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6) One other immense influence on me was  his book on the Sermon on the Mount.  He, rather effectively, took shots at the old traditional dispensationalism in which I was raised.  When I started into the ministry, I had been taught that the Sermon on the Mount belonged in the millennium, and had nothing to do with the church age, which I didn’t understand or believe. And systematically, page by page by page, the Lord used Lloyd-Jones to dismantle that notion. And by the time I got done preaching through chapters 5-7, people on the dispensational side thought I’d abandoned the faith. I hadn’t, but I think I had come to a correct understanding of that greatest of New Testament sermons.

When as a medical doctor he was invited to speak to the Welsh people, he went in and decried the degraded state of Welsh preachingHe told them that the decline of the country was from the decline of the church and the decline of the church was related to the decline in preaching.  Iain Murray: Yes, it was the tradition of preaching that had become traditional and professional. And it wasn’t doctrinal, and people were easily made church members. MacArthur: When he said that, at the time, he was still a layman. Iain Murray: He spoke in South Wales and the newspapers caught up on what he was saying and they thought this was very arrogant, I suppose.

Iain Murray:

on hearing Lloyd-Jones preach a couple hundred times at Westminster: With all good preaching, if it is good preaching, in the biblical sense , you very quickly forget the man who is preaching. And that’s what happened with Lloyd Jones. God was speaking to you, and I think that is the mark of real preaching. you forget about the man himself. The great deficiency that we suffer from is that way back in the 1950’s nobody thought of gatherings like this, and the result is, as far as I know, we don’t have a single recording of a full service at Westminster Chapel. And that is a real loss, because the service led to the sermon. And they were united; and he led the whole service, and you didn’t notice him doing it. I believe it was the work of the Holy Spirit, as with Spurgeon. People didn’t say, when he was preaching, „Why doesn’t he let other people do things?” When the Holy Spirit is speaking, the man himself is in the background. But, that is a real loss that we don’t have a recording of a full service.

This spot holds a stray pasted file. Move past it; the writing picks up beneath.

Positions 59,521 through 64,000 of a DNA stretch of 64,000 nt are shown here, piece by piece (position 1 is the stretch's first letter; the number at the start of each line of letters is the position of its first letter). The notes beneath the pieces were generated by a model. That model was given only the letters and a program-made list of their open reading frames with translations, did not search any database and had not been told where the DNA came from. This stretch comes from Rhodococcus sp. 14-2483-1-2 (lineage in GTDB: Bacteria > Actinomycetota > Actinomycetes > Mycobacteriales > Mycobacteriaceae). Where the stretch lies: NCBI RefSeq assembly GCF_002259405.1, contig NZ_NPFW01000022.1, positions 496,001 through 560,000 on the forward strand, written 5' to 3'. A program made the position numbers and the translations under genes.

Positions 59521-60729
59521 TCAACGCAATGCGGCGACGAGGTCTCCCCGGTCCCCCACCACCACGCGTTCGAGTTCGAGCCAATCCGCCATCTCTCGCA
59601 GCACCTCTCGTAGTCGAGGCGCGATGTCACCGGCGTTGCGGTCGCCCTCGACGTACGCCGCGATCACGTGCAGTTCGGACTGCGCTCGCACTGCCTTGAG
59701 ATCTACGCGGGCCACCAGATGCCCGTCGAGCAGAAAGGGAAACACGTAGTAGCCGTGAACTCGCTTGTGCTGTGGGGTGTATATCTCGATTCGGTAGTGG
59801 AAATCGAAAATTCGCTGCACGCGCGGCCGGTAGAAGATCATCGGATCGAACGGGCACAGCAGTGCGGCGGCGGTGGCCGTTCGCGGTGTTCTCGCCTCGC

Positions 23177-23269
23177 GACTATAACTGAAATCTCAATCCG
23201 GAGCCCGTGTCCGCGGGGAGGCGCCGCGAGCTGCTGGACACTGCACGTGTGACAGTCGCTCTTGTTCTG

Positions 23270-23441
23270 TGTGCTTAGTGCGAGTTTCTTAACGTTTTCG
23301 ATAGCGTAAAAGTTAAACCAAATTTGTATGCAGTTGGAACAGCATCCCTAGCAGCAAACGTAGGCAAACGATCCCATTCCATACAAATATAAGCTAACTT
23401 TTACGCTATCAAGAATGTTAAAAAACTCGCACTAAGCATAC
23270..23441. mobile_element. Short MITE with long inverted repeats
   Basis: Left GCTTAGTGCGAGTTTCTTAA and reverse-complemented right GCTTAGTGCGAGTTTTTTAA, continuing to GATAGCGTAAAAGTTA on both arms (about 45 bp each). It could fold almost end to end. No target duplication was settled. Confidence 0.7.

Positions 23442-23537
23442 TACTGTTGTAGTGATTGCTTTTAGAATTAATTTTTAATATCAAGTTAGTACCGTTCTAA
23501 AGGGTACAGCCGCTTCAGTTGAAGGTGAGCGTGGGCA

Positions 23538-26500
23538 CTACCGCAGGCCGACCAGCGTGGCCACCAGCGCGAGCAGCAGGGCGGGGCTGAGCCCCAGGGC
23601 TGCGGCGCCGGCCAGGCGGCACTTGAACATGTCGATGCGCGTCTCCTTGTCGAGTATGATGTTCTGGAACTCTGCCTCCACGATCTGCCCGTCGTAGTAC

[MacArthur asks: So, tell us what a typical Sunday would be like.] Murray: He would come quietly into the pulpit, bow his head for a moment at the desk, then, the doxology would be sung without intimation. And then he would lead in a brief prayer. And then, the first hymn, which he would announce  and it would be a hymn leading into worship, and perhaps, especially for the Lord’s Day. And then the evening service would always include one madrigal song, there would be full sermons, the long prayer, the pastoral prayer, and brief notices by the church secretary, who had been at princeton since 1906, and in the 1950’s he was still attired as if at Princeton 1906. Then a hymn before the sermon and then the sermon. But by the time the sermon came, generally, you were gripped. There’s no question of the preacher having to get the attention of the people, and tell them a little story to interest them.